- Dec 15, 2014
- by The Kennedy Forum
Statement of Patrick J. Kennedy on “Denied”
My heart goes out to the people whose tragic stories of denied care were outlined on 60 Minutes last evening. Sadly, I have been hearing similar stories of people with mental illnesses or drug and alcohol problems being denied insurance coverage for more than 20 years. It was one of the reasons I made mental health parity my primary focus while in Congress, and why I started The Kennedy Forum in 2013. I want to see these issues, which affect so many of our friends and family members, become a thing of the past.
It’s also why I sponsored the Mental Health Parity and Addiction Equity Act – the law prohibiting discrimination in insurance coverage – in 2008. This bipartisan legislation, signed into law by President George W. Bush, was, in part, intended to ensure that no individual, no family – no American – had to endure what we saw outlined on 60 Minutes.
The federal law prohibits insurers from using a more restrictive review process for mental health care than for medical and surgical care. I don’t believe patients with life threatening diabetes and heart disease would be forced out of treatment in this way! Are denials of care as prevalent in general medical settings as they apparently are in mental health care?
At best, we’re seeing inconsistent compliance with the law. The pattern of denials detailed in the 60 Minutes report is not confined to one company. We see major problems at all levels of service: from stabilizing someone in crisis, to a lack of access to lifesaving residential programs, to giving patients access to the newest and most promising treatments (which are routinely covered in other areas of health care).
There have been at least 10 lawsuits filed over violations of state and federal parity law in the last 3 years alone. Fines have been assessed by state regulators, as well. On Monday in New York, a federal court is deciding if a patient has the right to sue his insurer for denying care and violating the federal parity law. The allegations in this case are similar to those raised in the 60 Minutes story. People with very serious mental and substance use problems are having claims denied at apparently high rates by the two largest health insurance companies in the US – companies providing mental health benefits to millions of citizens.
Can you imagine if there was another law on the books so routinely misused, ignored, and disregarded? There would be an outcry.
Here’s what needs to happen:
We need to learn how insurers make their coverage decisions and whether mental health is on par with physical health in the application of “medical necessity” criteria. From the information we have seen thus far, we can only assume that the standards used for behavioral health are more stringent and thus illegal.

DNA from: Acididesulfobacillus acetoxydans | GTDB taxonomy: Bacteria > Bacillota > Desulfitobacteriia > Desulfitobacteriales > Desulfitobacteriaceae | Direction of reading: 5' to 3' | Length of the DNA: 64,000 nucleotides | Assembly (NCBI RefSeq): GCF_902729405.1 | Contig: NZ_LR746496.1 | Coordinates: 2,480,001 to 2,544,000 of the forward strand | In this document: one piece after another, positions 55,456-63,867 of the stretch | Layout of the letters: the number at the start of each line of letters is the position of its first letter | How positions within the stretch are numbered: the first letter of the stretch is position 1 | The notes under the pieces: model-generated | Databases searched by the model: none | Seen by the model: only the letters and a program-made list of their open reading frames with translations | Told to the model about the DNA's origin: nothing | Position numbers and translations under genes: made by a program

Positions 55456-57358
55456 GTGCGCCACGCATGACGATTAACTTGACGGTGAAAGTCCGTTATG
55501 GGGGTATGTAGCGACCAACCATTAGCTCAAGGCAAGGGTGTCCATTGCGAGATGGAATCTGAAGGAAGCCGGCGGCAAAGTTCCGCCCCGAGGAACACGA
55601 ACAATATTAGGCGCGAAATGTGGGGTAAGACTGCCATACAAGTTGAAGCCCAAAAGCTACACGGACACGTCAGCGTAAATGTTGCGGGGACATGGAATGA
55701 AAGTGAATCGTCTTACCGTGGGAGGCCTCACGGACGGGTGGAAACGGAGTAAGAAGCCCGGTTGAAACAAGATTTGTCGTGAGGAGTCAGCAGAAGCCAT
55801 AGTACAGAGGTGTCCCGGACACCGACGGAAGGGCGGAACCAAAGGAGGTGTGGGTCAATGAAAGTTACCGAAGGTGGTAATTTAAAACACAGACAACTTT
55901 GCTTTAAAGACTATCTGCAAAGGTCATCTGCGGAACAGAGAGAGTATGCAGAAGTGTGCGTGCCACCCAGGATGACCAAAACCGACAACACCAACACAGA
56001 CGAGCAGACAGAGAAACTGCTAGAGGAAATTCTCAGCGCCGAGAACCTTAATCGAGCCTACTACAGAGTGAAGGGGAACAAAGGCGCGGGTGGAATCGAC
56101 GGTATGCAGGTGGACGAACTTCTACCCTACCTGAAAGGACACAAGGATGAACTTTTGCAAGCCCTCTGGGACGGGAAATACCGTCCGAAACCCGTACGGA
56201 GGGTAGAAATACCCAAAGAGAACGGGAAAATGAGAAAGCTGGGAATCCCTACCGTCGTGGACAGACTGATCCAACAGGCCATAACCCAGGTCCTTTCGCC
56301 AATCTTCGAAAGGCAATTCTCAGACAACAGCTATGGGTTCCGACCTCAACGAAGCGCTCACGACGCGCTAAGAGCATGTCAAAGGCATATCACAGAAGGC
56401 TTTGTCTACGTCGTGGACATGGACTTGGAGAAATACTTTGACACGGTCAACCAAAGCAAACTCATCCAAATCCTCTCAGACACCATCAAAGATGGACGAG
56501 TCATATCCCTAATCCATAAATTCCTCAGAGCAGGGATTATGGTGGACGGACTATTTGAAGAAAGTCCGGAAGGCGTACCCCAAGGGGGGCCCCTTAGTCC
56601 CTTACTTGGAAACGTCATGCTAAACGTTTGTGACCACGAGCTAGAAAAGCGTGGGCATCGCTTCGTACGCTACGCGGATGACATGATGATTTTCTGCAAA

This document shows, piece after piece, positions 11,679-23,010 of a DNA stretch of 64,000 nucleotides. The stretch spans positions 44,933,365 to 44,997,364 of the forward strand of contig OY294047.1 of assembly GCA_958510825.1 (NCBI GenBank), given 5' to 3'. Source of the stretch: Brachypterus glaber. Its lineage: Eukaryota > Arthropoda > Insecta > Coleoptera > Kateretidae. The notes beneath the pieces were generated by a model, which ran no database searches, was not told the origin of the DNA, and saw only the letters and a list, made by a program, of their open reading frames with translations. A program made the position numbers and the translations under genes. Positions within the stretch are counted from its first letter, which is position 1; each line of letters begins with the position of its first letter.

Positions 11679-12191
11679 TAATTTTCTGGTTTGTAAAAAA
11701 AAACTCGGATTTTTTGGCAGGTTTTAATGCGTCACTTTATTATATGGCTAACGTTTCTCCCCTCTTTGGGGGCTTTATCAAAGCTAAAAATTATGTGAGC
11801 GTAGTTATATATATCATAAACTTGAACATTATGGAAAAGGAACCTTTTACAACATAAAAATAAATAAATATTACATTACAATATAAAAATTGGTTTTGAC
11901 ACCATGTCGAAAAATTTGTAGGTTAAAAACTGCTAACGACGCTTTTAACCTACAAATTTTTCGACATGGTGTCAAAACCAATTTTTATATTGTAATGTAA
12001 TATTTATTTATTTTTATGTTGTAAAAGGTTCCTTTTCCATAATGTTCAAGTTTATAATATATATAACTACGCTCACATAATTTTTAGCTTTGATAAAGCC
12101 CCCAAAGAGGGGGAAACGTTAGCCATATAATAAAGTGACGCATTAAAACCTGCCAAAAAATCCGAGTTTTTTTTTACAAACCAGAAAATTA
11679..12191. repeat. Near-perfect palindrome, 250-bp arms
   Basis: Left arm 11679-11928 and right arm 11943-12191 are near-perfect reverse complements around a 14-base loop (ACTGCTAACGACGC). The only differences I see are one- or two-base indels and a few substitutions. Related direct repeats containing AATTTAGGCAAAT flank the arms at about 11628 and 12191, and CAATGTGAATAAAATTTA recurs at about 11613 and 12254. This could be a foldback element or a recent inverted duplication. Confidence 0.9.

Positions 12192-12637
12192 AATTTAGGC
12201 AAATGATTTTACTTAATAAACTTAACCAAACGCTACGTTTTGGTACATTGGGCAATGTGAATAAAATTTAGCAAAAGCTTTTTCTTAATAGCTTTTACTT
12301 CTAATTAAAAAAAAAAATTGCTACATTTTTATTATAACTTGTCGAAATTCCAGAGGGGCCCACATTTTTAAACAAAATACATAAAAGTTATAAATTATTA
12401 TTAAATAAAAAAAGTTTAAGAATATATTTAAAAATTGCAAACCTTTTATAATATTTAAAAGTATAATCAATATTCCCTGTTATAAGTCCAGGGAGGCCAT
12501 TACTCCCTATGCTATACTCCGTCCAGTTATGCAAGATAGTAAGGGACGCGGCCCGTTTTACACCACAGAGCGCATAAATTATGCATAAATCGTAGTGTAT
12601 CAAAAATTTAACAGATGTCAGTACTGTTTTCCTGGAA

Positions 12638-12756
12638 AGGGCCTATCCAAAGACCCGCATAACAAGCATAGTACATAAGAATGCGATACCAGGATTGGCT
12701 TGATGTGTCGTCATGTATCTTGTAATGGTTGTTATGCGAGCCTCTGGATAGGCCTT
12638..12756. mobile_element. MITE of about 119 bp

State insurance commissioners must investigate the conduct of these insurers, to ensure their “medical necessity” determinations stand up to the parity test.
And, most important, the federal government needs to do two things required of them:
1. Provide additional guidance on insurance company disclosures and transparency. We call on them to do it within 60 days, or risk seeing more stories of care denied, families shattered, and lives lost.
2. Bring its own programs into compliance with the parity law. We need to know how this applies to Medicaid, for example, a program that covers 65 million Americans.
This is why I created The Kennedy Forum: To advocate for the full and unequivocal implementation of the parity law, which we see as the gateway to a better approach to mental health service delivery in America. To send a message that access to mental health is a right. To lead a national discussion, and be an impartial convener advancing best practices. And to establish clear, widely accepted guidelines and tools for this law’s implementation. We look forward to working with leaders from every sector to advance these goals.
In the New Year, we will be providing tools for individuals needing care for their mental health or substance use conditions as well as for employers and other payers. These tools will help patients, providers, payers, and regulators to understand their rights and responsibilities under the parity law. Annually, our nation’s failure to treat mental health and substance use disorders costs employers an estimated $80 to 100 billion. Nothing will move our culture to true parity faster than market demand for the rights already guaranteed under law.
At the end of the day, we want to see fairness for patients who are seeking mental health services, and a health care system that’s complying with the law…so we don’t have to see another segment on 60 Minutes documenting how denied care meant a life lost or a family shattered.